#parent | #kids | How to work from home with kids around – Poynter

Elementary schoolers

  • Give them a fun way to communicate with you.
  • Set and enforce expectations.
  • Work together to create a fun to-do list for them.
  • Coordinate playdates with friends/neighbors. (Editor’s note: This article was written before “social distancing” was recommended. Please follow the advice of your local officials and limit contact with others.)
  • Create ways to communicate what kind of work zone you’re in.
  • Relax your screen time rules. Really, they’ll be OK.
  • If safe, send them outside.
  • Designate a kid-free space.
  • Create fun zones throughout your house.
  • Tag team, if possible.
  • Invest in craft supplies.
  • Enjoy that big kid.

Leela, my daughter, is 9 and in the third grade. She’s what I like to call my “high-touch” client. She loves attention, loves to tell stories and use her imagination and wants me within looking distance when she’s home and I’m working. 

She’s less maintenance than she used to be, thank you TikTok, but that means I need to know what she’s up to, thank you TikTok.

I asked her this morning on the way to school what advice she’d have for parents of kids her age. She suggested buying cool sticky notes and giving them to kids so they have a way to jot down questions and save them for when mom and dad are free. (Maybe make a suggestion box!) She also thought it would be cool to have an “on air” or “do not disturb” sign on the door to my office so she’d know if I was in the zone even if I wasn’t on the phone. 

I love those. My advice on this age group: Work with them to create a menu of things they can do and keep it on the fridge or somewhere they can find it when they’re so bored they literally cannot take it anymore you don’t understand. Make slime. Watch “PrestonPlayz” on YouTube. Draw. Practice cartwheels. FaceTime Grandma. Build in Minecraft. Cut Barbie hair. Take a bath. Watch TV. Make fake YouTube videos with that old phone.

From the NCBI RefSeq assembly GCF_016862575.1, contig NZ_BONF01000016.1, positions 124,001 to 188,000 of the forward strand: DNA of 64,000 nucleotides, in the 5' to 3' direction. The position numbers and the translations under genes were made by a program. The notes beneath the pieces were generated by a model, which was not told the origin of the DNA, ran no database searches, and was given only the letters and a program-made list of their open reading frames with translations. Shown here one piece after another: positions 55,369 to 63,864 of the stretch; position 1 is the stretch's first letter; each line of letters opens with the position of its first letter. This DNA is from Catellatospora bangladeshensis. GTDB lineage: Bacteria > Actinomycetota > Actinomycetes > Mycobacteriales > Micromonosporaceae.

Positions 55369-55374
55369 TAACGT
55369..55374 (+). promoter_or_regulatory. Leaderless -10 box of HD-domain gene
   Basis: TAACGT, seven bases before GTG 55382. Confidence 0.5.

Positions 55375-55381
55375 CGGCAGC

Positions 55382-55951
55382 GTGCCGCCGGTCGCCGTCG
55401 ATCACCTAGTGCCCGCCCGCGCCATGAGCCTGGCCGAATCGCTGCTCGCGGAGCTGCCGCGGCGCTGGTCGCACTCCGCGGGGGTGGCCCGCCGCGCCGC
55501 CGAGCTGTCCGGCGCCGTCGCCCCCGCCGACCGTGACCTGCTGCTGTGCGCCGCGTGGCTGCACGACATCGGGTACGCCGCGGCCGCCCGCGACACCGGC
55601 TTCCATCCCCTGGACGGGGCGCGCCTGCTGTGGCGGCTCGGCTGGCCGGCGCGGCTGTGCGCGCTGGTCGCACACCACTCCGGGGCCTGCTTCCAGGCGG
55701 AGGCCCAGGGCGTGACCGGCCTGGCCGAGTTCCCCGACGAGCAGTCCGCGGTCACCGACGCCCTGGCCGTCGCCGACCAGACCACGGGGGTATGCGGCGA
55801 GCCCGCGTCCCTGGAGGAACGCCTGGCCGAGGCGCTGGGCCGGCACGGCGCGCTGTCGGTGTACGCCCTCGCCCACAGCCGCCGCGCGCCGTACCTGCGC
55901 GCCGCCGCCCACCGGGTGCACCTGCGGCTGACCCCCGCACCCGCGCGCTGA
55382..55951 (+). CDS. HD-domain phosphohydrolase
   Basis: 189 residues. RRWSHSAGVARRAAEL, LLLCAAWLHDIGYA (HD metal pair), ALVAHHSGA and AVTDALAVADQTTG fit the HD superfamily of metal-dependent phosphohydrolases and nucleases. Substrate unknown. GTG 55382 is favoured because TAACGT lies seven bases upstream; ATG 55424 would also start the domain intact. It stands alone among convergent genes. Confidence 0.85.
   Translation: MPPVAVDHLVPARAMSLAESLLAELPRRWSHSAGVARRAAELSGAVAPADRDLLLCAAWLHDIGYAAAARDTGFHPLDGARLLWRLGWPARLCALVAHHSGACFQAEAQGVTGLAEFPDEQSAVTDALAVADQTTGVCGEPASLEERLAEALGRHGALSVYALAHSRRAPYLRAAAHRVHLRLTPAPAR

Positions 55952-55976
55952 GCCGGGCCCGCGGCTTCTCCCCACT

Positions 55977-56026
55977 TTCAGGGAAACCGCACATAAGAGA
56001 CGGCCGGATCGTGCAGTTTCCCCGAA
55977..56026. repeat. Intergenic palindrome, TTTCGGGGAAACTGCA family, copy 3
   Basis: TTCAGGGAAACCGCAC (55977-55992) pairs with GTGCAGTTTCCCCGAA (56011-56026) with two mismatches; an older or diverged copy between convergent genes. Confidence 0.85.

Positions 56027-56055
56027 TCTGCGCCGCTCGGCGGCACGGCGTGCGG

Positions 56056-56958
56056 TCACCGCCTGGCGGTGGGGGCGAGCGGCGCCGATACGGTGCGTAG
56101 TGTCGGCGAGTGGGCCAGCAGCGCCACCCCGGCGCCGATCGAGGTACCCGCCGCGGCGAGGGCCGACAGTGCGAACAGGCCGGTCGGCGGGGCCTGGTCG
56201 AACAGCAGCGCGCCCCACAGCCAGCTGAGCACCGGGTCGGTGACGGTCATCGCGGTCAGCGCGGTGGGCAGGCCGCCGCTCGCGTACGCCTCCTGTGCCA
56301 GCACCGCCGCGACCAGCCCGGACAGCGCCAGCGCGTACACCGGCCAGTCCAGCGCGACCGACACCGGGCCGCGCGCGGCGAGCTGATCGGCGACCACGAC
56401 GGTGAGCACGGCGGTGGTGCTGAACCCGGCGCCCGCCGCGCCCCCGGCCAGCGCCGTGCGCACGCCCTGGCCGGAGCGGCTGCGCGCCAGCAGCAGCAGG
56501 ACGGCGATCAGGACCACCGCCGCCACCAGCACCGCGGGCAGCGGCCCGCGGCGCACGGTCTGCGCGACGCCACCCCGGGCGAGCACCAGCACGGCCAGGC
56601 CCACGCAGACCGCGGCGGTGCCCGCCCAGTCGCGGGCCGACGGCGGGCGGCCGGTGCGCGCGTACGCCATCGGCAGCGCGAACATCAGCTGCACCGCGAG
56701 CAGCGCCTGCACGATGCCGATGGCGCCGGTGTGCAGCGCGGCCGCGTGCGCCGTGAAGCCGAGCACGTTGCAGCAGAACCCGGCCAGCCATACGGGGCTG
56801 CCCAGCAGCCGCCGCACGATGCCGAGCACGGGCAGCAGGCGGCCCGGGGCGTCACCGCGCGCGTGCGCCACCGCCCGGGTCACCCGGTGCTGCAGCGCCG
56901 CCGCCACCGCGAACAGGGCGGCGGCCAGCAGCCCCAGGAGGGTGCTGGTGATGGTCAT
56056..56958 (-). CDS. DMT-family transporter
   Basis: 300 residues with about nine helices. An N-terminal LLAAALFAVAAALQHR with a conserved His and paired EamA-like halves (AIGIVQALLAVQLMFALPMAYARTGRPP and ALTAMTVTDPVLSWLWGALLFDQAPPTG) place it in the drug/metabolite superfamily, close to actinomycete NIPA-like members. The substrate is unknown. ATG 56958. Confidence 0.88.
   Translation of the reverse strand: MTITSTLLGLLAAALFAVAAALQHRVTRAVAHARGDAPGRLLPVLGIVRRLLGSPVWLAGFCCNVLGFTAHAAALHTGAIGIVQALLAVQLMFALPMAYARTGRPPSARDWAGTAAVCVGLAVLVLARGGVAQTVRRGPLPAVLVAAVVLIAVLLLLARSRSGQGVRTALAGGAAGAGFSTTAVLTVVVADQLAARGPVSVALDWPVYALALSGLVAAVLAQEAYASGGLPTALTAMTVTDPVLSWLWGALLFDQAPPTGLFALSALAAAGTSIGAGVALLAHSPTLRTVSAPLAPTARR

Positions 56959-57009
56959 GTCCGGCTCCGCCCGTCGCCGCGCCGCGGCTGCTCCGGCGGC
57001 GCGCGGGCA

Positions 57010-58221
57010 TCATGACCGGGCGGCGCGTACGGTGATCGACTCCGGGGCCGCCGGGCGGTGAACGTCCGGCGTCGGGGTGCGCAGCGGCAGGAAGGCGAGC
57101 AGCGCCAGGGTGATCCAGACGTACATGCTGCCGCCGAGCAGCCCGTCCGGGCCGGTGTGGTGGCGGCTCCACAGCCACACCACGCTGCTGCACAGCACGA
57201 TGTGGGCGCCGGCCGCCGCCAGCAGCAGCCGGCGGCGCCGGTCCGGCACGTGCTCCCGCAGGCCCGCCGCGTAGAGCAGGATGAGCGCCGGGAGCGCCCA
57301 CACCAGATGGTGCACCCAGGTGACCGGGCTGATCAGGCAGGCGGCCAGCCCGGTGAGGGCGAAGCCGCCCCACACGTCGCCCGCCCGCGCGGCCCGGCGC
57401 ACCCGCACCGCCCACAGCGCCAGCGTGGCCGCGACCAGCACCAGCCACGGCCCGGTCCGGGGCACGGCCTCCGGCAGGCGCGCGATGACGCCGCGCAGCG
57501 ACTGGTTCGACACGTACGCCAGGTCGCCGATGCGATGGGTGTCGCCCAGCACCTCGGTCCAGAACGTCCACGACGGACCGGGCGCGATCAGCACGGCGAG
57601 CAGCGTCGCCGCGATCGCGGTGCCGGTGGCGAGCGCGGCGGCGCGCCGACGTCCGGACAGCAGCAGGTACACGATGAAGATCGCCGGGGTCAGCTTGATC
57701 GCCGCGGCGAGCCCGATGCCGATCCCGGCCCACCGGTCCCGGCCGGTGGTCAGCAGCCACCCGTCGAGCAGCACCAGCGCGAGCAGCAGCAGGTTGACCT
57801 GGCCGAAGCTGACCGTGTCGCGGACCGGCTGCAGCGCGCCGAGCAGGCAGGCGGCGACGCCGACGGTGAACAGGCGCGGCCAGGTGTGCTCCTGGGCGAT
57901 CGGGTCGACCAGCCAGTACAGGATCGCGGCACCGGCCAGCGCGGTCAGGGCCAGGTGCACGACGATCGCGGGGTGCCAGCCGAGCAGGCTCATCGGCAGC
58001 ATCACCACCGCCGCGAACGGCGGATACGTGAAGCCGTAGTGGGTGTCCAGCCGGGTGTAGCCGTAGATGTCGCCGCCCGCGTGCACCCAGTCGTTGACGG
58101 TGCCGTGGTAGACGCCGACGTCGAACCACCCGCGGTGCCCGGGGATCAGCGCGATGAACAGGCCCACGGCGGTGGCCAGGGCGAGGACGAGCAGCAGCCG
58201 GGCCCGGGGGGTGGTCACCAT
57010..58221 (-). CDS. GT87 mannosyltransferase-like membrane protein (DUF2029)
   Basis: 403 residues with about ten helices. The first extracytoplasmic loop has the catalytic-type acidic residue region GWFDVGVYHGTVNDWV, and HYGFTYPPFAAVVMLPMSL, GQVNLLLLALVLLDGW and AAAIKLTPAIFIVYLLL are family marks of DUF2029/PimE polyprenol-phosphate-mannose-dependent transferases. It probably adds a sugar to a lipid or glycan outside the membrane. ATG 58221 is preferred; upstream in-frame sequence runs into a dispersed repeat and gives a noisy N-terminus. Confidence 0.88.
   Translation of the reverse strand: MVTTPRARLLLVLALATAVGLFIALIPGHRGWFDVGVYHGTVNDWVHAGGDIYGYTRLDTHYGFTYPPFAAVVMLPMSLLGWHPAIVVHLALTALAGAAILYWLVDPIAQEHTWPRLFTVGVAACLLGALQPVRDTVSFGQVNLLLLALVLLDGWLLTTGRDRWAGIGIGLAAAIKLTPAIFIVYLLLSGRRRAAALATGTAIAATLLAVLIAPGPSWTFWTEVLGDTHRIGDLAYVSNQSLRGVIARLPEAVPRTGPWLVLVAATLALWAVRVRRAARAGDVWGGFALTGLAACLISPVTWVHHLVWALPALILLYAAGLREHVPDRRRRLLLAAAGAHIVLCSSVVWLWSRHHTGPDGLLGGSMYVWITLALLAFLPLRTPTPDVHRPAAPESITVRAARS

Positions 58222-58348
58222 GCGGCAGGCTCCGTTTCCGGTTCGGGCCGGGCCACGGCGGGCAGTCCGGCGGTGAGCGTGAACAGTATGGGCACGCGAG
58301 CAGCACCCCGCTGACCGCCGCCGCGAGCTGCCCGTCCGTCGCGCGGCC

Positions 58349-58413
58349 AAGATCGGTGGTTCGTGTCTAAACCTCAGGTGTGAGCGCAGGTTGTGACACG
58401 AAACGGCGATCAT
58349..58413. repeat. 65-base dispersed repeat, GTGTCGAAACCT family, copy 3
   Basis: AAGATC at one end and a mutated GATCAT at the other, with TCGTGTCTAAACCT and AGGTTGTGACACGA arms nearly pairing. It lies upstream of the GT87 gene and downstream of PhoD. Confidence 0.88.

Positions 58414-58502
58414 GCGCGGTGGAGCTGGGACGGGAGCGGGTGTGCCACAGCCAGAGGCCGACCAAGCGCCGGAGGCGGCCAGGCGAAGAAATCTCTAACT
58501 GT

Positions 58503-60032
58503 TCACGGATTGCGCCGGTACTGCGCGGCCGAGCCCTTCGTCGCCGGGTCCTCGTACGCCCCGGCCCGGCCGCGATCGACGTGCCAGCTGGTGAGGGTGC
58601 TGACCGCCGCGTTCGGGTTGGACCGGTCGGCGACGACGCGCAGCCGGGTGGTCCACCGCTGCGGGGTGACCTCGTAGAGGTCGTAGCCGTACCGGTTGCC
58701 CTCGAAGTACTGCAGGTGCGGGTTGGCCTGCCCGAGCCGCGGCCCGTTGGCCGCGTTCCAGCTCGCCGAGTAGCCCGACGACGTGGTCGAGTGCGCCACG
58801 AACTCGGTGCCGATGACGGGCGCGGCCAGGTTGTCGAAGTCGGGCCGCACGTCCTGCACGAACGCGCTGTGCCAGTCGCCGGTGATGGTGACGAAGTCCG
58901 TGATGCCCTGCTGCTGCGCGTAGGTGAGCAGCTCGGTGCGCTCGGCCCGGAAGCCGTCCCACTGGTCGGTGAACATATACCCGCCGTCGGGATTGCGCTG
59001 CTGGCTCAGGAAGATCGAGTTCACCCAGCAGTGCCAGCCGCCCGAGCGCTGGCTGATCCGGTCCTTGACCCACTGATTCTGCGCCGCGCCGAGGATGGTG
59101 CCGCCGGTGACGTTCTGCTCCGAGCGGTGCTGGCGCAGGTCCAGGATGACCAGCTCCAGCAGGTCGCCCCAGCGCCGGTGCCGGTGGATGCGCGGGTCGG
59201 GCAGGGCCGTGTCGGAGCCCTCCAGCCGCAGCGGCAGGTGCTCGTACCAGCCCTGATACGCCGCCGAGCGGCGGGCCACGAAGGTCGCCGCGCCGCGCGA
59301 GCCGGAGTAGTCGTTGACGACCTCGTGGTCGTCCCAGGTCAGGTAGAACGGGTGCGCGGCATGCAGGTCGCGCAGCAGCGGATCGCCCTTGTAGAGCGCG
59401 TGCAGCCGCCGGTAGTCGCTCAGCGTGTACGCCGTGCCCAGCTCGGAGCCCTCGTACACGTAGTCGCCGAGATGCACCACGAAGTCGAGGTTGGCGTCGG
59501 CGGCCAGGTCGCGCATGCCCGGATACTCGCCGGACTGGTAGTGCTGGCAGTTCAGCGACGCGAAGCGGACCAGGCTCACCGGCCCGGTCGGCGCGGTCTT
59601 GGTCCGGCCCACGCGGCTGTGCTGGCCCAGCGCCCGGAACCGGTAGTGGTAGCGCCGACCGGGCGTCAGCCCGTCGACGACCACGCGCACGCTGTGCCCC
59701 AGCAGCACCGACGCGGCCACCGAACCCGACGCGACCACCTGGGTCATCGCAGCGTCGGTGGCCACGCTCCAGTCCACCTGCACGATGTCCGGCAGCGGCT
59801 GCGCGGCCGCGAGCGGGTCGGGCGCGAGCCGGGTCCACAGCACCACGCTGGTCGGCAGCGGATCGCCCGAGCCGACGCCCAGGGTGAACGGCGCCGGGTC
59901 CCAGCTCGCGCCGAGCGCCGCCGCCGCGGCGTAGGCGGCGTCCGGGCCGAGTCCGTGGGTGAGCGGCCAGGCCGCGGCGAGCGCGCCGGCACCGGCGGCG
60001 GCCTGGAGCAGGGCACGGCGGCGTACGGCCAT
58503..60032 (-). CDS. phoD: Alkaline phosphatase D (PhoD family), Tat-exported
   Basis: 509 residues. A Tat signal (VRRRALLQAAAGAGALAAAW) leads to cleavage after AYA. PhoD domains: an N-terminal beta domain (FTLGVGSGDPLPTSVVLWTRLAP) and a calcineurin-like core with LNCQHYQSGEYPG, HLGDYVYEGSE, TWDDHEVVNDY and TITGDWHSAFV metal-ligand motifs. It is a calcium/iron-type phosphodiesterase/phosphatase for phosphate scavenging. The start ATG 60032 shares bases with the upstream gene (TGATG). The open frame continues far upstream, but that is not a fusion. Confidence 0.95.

Like Cobham said, use your village. I met my best mom friends at the Saturday morning dance class four years ago. They’ve given my kid snacks when I’m in the car on last-minute interviews, rides home when there’s breaking news, hugs, sleepovers and usually have wine waiting for me. I’m guessing we’ll be rotating children from house to house very soon. (Hey Siri, remind me to stock up on wine.)

Also, set expectations and reward them for being followed at this age (honey vs. vinegar and all that.) And when you’re done working or can take a break, set a timer on your phone for 30 minutes and lavish that kid with attention. 

Kate Wehr, a freelance writer, editor and business manager in Montana, is the mom of four kids 8 and under. She shared what’s worked for her on Facebook.

Get those kids outside.

“If it isn’t too cold/windy, and your kids are old enough and you live in a safe neighborhood (lot of caveats there!), hand the kids a snack and kick them outside for an hour.”

Claim some space for yourself.

“We have one child’s bedroom that functions as an alternative play space during the day, because our house is too small for a real playroom. If the kids are too disruptive out in the family spaces, I send them in there.”

Create some space for them.

“We also started keeping a LEGO table in another part of the house, where older children can periodically escape to entertain themselves.”

Tag team, if possible.

“My spouse is self-employed, so if his schedule permits it, he’ll sometimes take a child with him to run errands. (That usually doesn’t get allll of them out of my hair, but it helps.)”

Get crafty.

“I keep a bin of craft paper, glue, markers, kid scissors, etc., that elementary aged children can dig out if they want to work on a project.”

Related: Have to teach virtually on short notice? We’re here to help.

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